Tuesday, December 18, 2018, 10:00 am to 11:00 am
Neuroscience Center (6001 Executive Boulevard, Bethesda, MD), Conference Rooms C & D
The next lecture in the 13th annual National Institute of Mental Health (NIMH) Director's Innovation Speaker Series, which consists of talks dedicated to innovation, invention, and scientific discovery, will be given by Dr. Margarita Alegría. In her talk, Dr. Alegría will describe the need for a paradigmatic shift in how mental health services are delivered and by whom, to be ready for the 21st century. Emphasis will be placed on major challenges confronted by groups typically excluded in mental healthcare and the potential changes needed at the levels of policy, healthcare system, and patient-provider interactions. Dr. Alegría will review recent research and propose promising approaches to achieve mental health equity.
Dr. Alegría is the Chief of the Disparities Research Unit at Massachusetts General Hospital and a Professor in the Departments of Medicine and Psychiatry at Harvard Medical School. She has published on topics such as improvement of health care services delivery for diverse racial and ethnic populations, conceptual and methodological issues with multicultural populations, and ways to involve communities into the design and implementation of health services.
This event is open without prior registration to all NIH staff and the general public.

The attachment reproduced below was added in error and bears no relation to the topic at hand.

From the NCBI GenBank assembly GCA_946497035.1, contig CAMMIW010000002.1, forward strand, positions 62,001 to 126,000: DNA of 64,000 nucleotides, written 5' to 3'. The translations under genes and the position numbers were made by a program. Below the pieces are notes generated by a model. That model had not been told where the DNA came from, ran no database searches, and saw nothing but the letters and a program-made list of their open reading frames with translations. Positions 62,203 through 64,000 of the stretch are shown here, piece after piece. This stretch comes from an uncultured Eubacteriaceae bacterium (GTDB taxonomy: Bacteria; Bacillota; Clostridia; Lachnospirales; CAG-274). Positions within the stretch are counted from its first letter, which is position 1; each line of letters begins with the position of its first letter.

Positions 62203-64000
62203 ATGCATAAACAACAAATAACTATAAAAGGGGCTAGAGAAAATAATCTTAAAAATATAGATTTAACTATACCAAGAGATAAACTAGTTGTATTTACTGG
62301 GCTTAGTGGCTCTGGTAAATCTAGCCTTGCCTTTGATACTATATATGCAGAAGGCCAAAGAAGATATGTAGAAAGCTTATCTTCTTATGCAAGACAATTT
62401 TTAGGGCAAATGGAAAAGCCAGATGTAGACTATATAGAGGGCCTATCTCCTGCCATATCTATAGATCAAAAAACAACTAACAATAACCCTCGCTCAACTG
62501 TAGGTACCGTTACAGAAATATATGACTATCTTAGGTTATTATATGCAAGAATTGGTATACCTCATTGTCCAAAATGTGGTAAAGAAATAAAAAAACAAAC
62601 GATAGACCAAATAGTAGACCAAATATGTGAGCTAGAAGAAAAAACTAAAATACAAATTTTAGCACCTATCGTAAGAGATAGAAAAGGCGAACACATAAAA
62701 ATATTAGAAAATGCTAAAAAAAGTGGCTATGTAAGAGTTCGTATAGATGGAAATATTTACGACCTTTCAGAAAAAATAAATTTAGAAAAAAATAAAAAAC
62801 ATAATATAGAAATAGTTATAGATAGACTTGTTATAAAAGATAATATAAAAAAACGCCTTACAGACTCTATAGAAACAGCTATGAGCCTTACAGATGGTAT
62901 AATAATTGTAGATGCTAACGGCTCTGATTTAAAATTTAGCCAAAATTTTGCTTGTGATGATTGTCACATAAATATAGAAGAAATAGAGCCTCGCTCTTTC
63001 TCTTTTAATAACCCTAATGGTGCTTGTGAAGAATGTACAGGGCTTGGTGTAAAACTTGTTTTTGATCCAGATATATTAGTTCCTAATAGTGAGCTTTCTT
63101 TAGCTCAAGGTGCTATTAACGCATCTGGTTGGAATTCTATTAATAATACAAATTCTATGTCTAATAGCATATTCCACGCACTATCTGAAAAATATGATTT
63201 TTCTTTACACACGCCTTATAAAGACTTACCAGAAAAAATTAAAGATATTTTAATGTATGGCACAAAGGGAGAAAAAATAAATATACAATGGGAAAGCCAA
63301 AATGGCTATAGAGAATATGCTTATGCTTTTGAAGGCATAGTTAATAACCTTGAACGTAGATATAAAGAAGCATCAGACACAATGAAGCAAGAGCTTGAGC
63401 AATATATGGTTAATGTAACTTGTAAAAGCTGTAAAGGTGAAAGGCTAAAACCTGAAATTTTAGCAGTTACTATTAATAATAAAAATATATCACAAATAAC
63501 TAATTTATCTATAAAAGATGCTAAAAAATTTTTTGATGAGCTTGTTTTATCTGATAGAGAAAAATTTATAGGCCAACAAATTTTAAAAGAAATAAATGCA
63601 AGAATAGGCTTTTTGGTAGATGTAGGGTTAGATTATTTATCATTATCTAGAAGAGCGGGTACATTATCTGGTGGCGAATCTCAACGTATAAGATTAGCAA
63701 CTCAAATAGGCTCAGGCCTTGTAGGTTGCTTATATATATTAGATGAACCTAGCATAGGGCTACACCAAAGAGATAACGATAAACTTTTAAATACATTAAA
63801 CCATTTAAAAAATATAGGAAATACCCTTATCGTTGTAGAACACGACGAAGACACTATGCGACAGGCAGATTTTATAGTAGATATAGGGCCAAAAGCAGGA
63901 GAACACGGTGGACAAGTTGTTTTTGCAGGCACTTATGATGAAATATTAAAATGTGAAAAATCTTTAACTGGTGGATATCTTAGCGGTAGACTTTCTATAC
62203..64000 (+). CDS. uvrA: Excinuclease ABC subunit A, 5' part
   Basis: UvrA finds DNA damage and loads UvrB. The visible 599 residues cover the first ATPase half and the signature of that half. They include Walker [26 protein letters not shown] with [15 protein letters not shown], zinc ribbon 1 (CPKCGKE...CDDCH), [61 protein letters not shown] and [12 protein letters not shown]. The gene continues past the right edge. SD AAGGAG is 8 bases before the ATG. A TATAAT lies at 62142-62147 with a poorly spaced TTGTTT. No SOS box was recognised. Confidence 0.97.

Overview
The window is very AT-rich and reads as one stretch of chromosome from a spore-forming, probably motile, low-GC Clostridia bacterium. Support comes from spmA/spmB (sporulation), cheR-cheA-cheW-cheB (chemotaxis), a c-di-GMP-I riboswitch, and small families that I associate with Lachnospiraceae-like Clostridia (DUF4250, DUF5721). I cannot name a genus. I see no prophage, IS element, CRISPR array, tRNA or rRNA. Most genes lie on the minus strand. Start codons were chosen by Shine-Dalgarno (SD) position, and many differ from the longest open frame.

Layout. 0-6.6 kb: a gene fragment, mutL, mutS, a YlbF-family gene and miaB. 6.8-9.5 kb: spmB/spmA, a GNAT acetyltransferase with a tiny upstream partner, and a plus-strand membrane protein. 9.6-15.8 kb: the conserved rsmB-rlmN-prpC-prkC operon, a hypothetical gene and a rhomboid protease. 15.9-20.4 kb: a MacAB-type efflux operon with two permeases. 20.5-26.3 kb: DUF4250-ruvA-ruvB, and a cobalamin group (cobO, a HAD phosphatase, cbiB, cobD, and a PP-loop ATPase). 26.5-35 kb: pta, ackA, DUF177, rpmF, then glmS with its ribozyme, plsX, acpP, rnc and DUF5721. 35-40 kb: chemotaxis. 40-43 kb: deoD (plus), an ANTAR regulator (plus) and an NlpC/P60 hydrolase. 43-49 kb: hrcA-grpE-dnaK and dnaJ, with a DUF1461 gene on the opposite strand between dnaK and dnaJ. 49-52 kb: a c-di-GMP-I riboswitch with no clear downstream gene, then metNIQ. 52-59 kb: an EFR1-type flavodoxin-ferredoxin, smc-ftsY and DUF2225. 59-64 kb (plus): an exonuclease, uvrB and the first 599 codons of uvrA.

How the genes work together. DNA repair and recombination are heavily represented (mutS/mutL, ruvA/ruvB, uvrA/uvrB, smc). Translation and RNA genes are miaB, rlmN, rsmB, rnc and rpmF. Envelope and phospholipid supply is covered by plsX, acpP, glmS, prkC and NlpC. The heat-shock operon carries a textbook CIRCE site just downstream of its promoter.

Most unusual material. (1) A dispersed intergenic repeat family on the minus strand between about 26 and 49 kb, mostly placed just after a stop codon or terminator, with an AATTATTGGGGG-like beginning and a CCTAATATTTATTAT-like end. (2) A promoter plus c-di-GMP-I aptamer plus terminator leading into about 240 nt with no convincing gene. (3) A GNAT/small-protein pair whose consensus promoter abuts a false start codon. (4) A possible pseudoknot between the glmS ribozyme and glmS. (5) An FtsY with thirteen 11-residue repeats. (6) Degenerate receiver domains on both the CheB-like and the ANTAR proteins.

Tuesday, January 22, 2019, 8:00 am to 4:45 pm (registration required)
NIH Clinical Center (Building 10), Masur Auditorium
Please join the Department of Transfusion Medicine at the NIH Clinical Center and the University of California San Francisco’s American Course on Drug Development and Regulatory Sciences for a cell therapy state of the art workshop. Topics will include cancer immunotherapy; adoptively transferred T-cell therapy for viral infections; regulatory considerations for cellular immunotherapies; approval of Kymriah (tisagenlecleucel) and Yescarta (axicabtagene ciloleucel); cell dosing; challenges in process and analytical development of cell therapies; exploratory initial studies and manufacturing; industry perspective on large scale manufacture of autologous cell-based immunotherapies; clinical trial design and adaptive approaches in cell therapy clinical trials; clinical design of early phase cell therapy clinical trials; and third party universal donor immunotherapies using CRISPR technologies and new cellular immunotherapy for solid tumors.
Advanced registration is required. Discounted rates are available for non-NIH government/academic registrants. If you are an NIH employee, your registration fee is waived. Please contact email@example.com to register.
Thursday, April 11, 2019 to Friday, April 12, 2019 (register by March 25)
NIH Natcher Auditorium (Building 45)
RNA biology has emerged as one of the most influential areas in modern biology and biomedicine. The discovery of numerous new classes of RNAs and their function in a wide spectrum of biological processes has revolutionized molecular biology and has profound implications for clinical sciences. Key areas of current research include the elucidation of RNA biogenesis and structure, the identification of functions for various classes of RNAs, establishing the role of RNA in disease, and the exploration of RNA-based-and RNA-targeted therapies.
Organized by the National Cancer Institute (NCI) Center for Cancer Research's Initiative in RNA Biology, this symposium will bring together internationally renowned experts in the field of RNA biology, with a focus on RNA processing; RNA structure and mechanism; non-classical RNAs; and RNA therapy. The symposium offers the opportunity to learn more about the current status of RNA biology in development and disease, share research, network with leading figures in the field, and discuss the use and implications of these advances for clinical applications.